Oral tradition

According to cultural luminaries of the region, SemodoSe mo do was the most exclusive of Buddhist meditation centers at NamtsoGnam mtsho. Some of the lore concerning the island is recorded in texts. Probably the most knowledgeable person regarding the oral tradition of SemodoSe mo do is a ngakpasngags pa named A TopA thob, who resides at Trashi DochungBkra shis do chung. He mostly learned about SemodoSe mo do from the late Lama ChödakBla ma chos bdag, a monk at GurchungGur chung monastery. They did not, however, visit the island together.

Textual tradition

The fact that Buddhist practitioners reoccupied an archaic cultural center at SemodoSe mo do is largely ignored in the Tibetan historical and biographical texts. The Buddhist historical tradition begins with personalities such as Guru RinpochéGu ru rin po che (8th century CE), Pelchen Ga LotsawaDpal chen rgwa lo tsa ba (11th century CE), Gyelwa LorepaRgyal ba lo ras pa (died 1251 CE), MilarepaMi la ras pa (1040-1143 CE), Dopa Darma SherapDo pa dar ma shes rab (born 1228 CE), and RechungpaRas chung pa (1083-1161 CE), all of whom are supposed to have visited SemodoSe mo do.150 These masters have caves dedicated to them in the oral and textual traditions of SemodoSe mo do. Guru RinpochéGu ru rin po che is documented as subjugating the god Ludü DorjéKlu bdud rdo je (Ludü TanglhaKlu bdud thang lha) at SinmodoSrin mo do. The taming of the great mountain god Nyenchen TanglhaGnyan chen thang lha on the island reflects its historical and cultural importance. It is also implicit recognition that an earlier religious order existed on SemodoSe mo do. Aware of the island’s historical significance, Buddhist masters of the tenpa chidarbstan pa phyi dar developed a fascination with SemodoSe mo do and strove to bring it fully into the ambit of their religion. This is graphically illustrated in the red ochre inscriptions found in various caves. Mostly composed of mantras, these writings attempt to symbolically establish Buddhist control over the island. Other inscriptions were written by the BönpoBon po, which tried to achieve the same ends for their religion. The BönBon inscriptions were made from around 1000 CE (possibly even in the early historic period) to perhaps as late as circa 1250 CE, when the last BönpoBon po along the shores of NamtsoGnam mtsho were converted to Buddhism.151 Some BönBon inscriptions and motifs were deliberately erased. Curiously, more of an effort was made to efface or tamper with BönBon inscriptions at SemodoSe mo do than at Trashi DoBkra shis do.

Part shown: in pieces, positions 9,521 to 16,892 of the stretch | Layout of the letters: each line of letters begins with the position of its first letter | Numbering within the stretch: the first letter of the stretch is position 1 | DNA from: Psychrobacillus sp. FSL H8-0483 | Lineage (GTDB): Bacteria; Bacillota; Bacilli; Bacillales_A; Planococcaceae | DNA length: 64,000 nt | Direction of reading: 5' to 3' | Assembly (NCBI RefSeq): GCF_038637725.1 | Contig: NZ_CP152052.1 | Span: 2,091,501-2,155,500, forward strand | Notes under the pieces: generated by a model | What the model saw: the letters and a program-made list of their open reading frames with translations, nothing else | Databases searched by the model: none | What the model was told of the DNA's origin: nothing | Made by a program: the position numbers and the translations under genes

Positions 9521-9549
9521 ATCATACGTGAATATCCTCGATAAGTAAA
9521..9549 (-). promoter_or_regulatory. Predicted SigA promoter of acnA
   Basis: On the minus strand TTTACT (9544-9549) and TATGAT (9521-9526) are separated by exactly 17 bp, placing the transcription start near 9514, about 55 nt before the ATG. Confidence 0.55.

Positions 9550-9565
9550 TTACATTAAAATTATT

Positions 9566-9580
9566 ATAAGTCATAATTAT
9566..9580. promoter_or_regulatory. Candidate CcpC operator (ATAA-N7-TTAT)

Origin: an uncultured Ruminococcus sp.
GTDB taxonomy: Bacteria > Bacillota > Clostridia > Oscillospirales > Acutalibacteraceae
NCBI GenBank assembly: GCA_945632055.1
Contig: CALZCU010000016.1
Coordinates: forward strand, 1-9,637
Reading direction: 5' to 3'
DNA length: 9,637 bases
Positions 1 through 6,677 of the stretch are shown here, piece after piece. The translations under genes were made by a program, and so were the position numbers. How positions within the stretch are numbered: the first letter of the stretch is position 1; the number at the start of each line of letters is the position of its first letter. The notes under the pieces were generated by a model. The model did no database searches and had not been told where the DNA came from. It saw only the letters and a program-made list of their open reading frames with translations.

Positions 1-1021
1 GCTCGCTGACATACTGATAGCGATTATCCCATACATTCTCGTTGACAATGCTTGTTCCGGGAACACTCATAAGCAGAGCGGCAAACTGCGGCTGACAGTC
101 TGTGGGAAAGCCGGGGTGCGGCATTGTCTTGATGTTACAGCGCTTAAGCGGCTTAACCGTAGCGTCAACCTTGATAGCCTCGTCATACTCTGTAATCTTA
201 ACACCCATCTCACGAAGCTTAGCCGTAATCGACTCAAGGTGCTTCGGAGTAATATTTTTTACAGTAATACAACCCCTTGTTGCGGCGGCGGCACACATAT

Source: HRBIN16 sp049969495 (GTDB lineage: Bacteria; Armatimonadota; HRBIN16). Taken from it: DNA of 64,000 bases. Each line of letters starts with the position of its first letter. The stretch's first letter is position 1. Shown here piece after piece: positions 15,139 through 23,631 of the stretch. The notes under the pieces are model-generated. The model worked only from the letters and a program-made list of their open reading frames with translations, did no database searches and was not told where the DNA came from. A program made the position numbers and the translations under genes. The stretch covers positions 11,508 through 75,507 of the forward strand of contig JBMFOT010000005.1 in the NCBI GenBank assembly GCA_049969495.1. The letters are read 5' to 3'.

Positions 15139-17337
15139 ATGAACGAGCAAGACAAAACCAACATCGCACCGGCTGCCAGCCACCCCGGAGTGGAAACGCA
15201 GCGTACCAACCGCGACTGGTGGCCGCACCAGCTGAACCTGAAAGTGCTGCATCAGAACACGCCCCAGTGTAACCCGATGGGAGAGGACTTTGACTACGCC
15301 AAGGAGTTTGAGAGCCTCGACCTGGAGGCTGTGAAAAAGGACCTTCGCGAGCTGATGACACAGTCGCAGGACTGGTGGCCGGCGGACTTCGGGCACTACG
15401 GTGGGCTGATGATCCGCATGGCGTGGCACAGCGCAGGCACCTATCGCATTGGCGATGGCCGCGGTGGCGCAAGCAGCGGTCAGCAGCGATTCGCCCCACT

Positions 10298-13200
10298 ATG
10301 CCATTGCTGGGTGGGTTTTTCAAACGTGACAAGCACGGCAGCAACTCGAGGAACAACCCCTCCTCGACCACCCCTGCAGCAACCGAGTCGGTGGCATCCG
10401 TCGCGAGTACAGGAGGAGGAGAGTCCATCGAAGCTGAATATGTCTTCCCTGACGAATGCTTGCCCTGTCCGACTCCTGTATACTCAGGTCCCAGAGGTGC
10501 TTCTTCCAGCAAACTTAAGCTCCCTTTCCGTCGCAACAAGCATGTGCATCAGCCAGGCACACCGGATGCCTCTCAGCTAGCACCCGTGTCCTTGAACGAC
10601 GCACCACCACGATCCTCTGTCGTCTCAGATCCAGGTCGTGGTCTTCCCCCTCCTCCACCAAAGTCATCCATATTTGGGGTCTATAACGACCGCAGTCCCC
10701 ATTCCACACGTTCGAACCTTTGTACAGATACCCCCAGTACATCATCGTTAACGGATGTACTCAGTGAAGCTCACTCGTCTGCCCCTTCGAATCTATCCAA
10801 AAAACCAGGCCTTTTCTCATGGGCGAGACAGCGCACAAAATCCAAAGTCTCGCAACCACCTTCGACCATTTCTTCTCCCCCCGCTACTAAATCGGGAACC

A period of heightened social tensions between conservative native practitioners of BönBon religious traditions and crusading Buddhists coming from other parts of Tibet can well be imagined. This conflict is liable to have had major political overtones with various factions joining each of the religious camps. Any such struggles at SemodoSe mo do before circa 1000 CE are likely to have involved cults adhering to archaic traditions, while those after this time may have involved Lamaist practitioners fighting for ecclesiastic dominance. Be that as it may, Buddhist doctrinal and ecclesiastic victory spelled the end to an earlier era, and the ancient cultural glories of places like SemodoSe mo do were forgotten. For one thing, Buddhist practitioners never saw it necessary in their writings to acknowledge the borrowing of building materials from the archaic complexes for the construction of their much more modestly-sized retreats. Neither does the quasi-historical literature of the BönpoBon po do justice to the ancient cultural and historical significance of SemodoSe mo do.